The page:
Research shows that gardening connects you to the nature and children too can reap the benefits of digging, raking and weeding.
The team studied 17 children as they engaged in 10 gardening tasks: digging, raking, weeding, mulching, hoeing, sowing seeds, harvesting, watering, mixing growing medium and planting transplants.
Results showed that the 10 gardening tasks represented moderate- to high-intensity physical activity for the children.
The study was conducted in South Korea in two garden environments - a high tunnel, and an outdoor area.
The children visited the gardens twice, and each child performed five different tasks during each visit.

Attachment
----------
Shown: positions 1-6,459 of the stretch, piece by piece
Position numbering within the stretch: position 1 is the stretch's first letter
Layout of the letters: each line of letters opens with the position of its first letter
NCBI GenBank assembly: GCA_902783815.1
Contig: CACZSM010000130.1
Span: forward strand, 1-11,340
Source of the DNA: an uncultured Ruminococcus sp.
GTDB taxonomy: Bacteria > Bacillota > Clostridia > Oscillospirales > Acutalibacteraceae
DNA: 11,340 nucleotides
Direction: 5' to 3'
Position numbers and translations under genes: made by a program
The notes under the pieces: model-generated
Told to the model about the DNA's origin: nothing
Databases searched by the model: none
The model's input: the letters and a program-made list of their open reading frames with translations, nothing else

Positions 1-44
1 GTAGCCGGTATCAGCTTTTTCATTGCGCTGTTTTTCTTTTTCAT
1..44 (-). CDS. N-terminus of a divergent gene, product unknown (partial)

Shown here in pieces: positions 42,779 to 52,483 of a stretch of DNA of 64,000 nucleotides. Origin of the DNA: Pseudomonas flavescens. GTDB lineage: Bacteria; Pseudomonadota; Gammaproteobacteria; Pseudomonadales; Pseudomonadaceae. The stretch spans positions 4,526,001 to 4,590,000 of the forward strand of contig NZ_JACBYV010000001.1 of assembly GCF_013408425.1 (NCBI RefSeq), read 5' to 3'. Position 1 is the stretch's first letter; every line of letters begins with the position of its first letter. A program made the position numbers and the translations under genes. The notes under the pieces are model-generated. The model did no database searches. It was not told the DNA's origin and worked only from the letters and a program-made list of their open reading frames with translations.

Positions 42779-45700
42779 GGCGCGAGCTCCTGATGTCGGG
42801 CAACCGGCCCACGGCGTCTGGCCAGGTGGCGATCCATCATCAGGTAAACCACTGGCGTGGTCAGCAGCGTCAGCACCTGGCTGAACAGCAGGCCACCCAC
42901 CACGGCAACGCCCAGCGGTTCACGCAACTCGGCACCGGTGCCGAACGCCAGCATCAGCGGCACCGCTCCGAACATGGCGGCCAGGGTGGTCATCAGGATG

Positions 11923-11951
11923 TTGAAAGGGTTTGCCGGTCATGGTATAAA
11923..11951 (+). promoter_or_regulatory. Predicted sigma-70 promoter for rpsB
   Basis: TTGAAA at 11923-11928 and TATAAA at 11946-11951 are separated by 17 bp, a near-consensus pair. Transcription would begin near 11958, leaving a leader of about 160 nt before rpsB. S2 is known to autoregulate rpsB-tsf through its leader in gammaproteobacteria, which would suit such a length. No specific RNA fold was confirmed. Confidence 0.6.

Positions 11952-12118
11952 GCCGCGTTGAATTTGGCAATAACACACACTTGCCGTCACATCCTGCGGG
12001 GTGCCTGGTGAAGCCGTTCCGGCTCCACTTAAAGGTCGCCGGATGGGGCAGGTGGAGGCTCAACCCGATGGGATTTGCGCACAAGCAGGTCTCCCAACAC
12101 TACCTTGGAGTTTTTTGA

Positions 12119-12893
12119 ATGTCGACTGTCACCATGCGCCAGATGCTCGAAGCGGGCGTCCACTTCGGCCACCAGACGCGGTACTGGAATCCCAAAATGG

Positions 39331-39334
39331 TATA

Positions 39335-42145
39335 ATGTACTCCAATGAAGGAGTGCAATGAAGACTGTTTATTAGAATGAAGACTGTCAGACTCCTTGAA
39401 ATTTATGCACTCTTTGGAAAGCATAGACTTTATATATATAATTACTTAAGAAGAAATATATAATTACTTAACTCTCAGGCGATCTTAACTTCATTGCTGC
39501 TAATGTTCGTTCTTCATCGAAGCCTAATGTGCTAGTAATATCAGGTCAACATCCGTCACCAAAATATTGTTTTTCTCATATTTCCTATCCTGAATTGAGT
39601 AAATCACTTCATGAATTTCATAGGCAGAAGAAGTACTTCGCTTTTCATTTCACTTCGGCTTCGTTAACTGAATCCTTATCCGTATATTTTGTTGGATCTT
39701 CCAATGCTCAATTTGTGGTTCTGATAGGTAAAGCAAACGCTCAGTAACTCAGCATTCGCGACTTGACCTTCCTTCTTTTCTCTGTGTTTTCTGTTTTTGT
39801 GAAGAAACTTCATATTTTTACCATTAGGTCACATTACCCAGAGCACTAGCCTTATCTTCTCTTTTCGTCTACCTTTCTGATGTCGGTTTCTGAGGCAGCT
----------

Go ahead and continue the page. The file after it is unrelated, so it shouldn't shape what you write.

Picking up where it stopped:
They were given five minutes to complete each gardening task, and were allowed a five-minute rest between each task.
During the study, the children wore portable telemetric calorimeters and heart rate monitors so that researchers could measure their oxygen uptake, energy expenditure and heart rate.
Digging and raking were categorised as "high-intensity" physical activities, while tasks such as weeding, mulching, hoeing, sowing seeds, harvesting, watering and planting transplants were determined to be of "moderate-intensity".
The researchers say that the data can inform future development of garden-based programmes that help engage children in physical activity and promote healthy lifestyles.
The study, conducted by researchers at American Society for Horticultural Science, appeared in the journal HortTechnology.